> > -- a dangerous corollar of this namespace centricity is that people keep
> > associating schemas with namespaces. This just encourages people to have
> > twisted conception of namespaces.
> I'll comment on this is a separate message. There are some issues here
> have nothing to do with RDDL, but how we write and apply schemas. It's
> discussing separately, IMO.
I agree. I am trying to write a small text about it, and I will put on my
website ASAP. You can have a preview here :
> > -- describing document meta-data may not be the intended purpose of
> > its author may purposely have restricted their scope to describing
> > namespaces meta-data. But in that case, this has to be written clearly
> > somewhere in the RDDL documentation
> Perhaps this should be made clearer. Jonathan?
> > , and a lot of use cases for RDDL should
> > be marked as non implementable. There are people casting silver bullets
> > RDDL, which is the main reason why this thread is so big.
> Which uses cases are non implementable? If you mean providing a packaging
> solution, or doctype replacement then these aren't RDDL use cases anyway.
There are many, but the most startling use case which is not implementable
is : how do I use RDDL to get the RDDL document for RDDL ? That is to say,
how am I supposed to use RDDL as the definite resource directory when my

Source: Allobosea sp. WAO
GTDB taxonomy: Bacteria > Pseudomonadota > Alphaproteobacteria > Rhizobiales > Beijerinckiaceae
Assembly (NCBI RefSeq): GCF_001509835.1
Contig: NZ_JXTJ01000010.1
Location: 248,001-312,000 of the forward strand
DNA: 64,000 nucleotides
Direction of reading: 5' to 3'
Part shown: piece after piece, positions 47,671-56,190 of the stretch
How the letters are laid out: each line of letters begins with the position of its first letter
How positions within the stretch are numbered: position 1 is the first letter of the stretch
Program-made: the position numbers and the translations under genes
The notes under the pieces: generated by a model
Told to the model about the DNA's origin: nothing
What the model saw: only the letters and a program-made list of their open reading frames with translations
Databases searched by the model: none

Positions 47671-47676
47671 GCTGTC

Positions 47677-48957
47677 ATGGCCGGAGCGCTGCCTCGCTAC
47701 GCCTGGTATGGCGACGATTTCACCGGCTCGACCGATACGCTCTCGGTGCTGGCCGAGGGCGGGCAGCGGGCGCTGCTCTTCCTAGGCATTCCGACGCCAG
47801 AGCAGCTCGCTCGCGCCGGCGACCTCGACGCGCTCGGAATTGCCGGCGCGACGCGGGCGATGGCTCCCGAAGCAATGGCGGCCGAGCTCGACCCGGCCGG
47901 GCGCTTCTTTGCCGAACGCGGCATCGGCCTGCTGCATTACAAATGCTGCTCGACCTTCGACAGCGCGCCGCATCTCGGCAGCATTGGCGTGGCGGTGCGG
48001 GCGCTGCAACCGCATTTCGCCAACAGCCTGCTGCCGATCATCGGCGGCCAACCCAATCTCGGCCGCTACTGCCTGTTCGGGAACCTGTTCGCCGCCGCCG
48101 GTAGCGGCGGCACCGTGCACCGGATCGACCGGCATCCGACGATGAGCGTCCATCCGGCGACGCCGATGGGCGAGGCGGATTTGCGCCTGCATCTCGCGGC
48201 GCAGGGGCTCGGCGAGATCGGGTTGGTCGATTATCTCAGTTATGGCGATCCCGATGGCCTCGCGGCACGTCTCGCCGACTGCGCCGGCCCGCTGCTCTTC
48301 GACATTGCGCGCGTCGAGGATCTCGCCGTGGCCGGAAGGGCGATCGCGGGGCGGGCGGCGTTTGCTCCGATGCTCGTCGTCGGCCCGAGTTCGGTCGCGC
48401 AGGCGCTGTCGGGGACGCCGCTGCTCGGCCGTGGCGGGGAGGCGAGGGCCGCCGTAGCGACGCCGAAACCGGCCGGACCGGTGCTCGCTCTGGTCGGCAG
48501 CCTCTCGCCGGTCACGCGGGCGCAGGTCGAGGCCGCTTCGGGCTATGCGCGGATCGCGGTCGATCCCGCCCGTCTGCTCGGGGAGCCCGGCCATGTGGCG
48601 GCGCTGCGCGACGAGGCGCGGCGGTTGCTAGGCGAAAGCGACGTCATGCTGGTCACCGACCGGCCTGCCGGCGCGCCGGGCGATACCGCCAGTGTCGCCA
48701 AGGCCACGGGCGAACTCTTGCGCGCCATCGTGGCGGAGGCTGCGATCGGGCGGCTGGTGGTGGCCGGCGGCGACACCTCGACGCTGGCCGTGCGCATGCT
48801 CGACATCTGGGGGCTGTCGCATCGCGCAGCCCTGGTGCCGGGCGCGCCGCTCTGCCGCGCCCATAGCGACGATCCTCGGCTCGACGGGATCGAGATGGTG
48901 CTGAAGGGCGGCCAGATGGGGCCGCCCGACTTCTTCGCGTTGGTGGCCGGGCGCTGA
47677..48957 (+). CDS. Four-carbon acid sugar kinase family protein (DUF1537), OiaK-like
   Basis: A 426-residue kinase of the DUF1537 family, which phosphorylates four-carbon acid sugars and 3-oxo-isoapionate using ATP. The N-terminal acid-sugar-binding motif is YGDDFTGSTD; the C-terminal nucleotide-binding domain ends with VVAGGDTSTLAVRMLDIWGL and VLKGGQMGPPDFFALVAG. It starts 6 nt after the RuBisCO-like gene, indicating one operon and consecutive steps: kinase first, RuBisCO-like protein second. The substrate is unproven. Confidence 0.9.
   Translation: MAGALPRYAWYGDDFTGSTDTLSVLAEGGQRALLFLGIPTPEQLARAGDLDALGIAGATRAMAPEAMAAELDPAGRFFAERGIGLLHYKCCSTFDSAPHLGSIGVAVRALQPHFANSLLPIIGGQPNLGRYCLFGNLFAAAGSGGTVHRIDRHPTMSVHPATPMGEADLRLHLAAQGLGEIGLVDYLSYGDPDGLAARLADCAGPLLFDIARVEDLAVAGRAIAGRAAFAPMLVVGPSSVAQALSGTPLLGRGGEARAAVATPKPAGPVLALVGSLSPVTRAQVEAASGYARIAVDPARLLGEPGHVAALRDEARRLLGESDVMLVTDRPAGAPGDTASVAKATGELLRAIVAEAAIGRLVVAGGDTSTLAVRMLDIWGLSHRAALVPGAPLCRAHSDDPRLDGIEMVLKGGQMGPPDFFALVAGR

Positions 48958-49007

document contains a mix of namespaces ?
Any claim of using RDDL to obtain schema information is a joke, because it
assumes that a document has namespace which has a schema ! This is a total
mess in concepts !
I really don't understand why you smart people don't see that this point is
a problem. It's really simple to break it ! And once again, you just didn't
gave me the algorithm I was asking for. Try to think about it, you'll see
that RDDL is really flawed.
> > -- even in the namespace meta-data description domain, RDDL is not
> > For now, it only works for resolvable namespaces names, e.g. URLs. This
> > leaves non-URL namespaces names aside, making them the ugly duck because
> > they can't participate to the RDDL frenesy.
> If one takes the general approach of resolving URIs via a catalog, then
> NS URI can be resolved to a RDDL document (either locally or remotely,
> the file system, or via a URL). So non HTTP URIs can be used.
Hence the need to backup the RDDL spec with the XML Catalog spec. This could
be a good beginning for the building of a truly useful RDDL.
> So generally, if a URI can be resolved to a resource, or be made to
> it a resource, then that resource can be a RDDL document.
Yeah. The interesting point is that we could drop the case about resolving
namespace URIs to find a meta-data directory and interesting ourselves to
the more general case of providing meta-data directories for document types
> I could use a mailto: URI and have an auto-responder set up to mail you
> back the RDDL document if I wanted to.